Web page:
Quoth the Raven, “Nevermore.”

He seems confused by it and appears to think it's unlikely "Nevermore" is actually the bird's name.

Ever yet was blest with seeing bird above his chamber door—
Bird or beast upon the sculptured bust above his chamber door,
With such name as “Nevermore.”

Actually, “nevermore” can mean a lot of things. The bird might not have been telling him his name at all. Or, it might be the only word the bird can say. The speaker is suitably freaked out by it. Ravens are not the cheeriest birds to begin with. I don’t think you should be surprised that this one says a creepy word!

The raven’s dialogue “Nevermore” adds to the mood of the poem. It is late at night. The speaker is disturbed by the bird. He seems lonely. He wants to talk. He feels that the bird, like everyone else in his life, is going to desert him. “Nevermore” certainly can be interpreted to imply that, but it shows the speaker's state of mind that he reads so much into one word.

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In Poe's poem "The Raven," what does the speaker think when the raven first says, "Nevermore"?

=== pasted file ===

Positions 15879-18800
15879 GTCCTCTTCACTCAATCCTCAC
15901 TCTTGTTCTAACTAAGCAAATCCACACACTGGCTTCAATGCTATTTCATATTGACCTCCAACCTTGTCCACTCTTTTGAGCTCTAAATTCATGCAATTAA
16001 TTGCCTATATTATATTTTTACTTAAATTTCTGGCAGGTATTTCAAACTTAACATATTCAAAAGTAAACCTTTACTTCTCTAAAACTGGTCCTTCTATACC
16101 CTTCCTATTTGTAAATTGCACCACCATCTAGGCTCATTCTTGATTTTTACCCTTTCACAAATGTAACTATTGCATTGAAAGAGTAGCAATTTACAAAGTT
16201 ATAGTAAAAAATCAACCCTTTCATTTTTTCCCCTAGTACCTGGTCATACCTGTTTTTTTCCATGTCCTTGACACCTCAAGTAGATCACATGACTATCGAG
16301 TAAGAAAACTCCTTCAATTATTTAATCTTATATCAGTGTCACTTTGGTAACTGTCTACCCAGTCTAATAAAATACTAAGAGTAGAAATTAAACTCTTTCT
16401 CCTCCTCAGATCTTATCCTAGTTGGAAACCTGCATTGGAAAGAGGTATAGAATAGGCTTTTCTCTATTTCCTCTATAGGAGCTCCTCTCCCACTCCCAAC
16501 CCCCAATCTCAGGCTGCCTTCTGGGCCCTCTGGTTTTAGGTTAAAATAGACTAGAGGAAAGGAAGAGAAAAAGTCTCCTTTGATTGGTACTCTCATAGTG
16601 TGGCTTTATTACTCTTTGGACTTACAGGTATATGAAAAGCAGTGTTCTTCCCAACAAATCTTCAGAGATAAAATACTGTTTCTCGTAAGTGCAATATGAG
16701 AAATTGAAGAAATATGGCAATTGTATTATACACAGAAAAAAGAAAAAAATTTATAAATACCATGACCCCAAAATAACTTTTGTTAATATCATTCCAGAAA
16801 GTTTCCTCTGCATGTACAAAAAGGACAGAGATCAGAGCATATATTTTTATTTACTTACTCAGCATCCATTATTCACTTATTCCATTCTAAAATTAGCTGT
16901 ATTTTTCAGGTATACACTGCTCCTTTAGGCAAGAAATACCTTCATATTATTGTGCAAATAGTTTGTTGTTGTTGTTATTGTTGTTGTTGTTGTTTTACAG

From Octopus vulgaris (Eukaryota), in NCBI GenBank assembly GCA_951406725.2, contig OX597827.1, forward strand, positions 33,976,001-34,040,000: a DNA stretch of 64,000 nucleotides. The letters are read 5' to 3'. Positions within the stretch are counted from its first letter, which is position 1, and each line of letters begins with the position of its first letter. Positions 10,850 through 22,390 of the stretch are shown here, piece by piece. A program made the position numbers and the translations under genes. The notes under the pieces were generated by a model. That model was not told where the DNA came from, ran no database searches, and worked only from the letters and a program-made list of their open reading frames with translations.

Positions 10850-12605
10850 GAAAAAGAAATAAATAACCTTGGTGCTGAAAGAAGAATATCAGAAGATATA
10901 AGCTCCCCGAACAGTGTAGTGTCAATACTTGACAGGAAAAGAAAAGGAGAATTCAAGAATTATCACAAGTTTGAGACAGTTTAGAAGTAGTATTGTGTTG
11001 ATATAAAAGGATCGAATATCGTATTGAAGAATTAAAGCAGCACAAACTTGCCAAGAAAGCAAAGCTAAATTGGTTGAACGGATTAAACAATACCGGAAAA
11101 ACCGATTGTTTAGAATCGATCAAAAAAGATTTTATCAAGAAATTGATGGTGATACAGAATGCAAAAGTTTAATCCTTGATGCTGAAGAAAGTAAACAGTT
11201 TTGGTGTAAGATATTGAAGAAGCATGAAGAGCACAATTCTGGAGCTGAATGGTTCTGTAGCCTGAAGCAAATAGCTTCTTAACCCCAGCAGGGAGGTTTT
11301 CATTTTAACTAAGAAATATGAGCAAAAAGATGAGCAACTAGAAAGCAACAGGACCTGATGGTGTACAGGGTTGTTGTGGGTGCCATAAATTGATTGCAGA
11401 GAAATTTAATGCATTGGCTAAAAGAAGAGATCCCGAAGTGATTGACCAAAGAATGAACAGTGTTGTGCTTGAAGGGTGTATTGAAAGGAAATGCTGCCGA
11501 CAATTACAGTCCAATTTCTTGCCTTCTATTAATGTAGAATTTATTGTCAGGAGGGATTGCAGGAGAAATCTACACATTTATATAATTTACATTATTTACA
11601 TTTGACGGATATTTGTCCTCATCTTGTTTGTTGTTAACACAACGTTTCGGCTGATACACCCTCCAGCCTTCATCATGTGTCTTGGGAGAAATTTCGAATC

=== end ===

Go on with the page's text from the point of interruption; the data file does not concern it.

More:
Stanza 8 is where I would start to look for this answer. In this stanza, the speaker seems to be mostly amused by his unexpected avian visitor. In his happier mood, the speaker takes it upon himself to ask the name of the raven. It's a perfectly understandable reaction. People always ask my dog her name instead of asking me her name. The speaker in the poem does the same thing.

"Tell me what thy lordly name is on the Night’s Plutonian shore!”
Quoth the Raven “Nevermore.”
The speaker isn't honestly expecting any kind of answer, so he is quite shocked that the raven gives any answer at all, let alone an answer that sounds like a word. The speaker is shocked into marveling at the raven's plain speech.
Much I marvelled this ungainly fowl to hear discourse so plainly,
Despite the marvel, the narrator admits that the bird's answer doesn't make much sense. He even points out that no other human being has likely ever come across an animal with the name "Nevermore." Next, he assumes that the bird will fly away and be gone by morning. Unfortunately, this is when the raven choose to repeat its "name."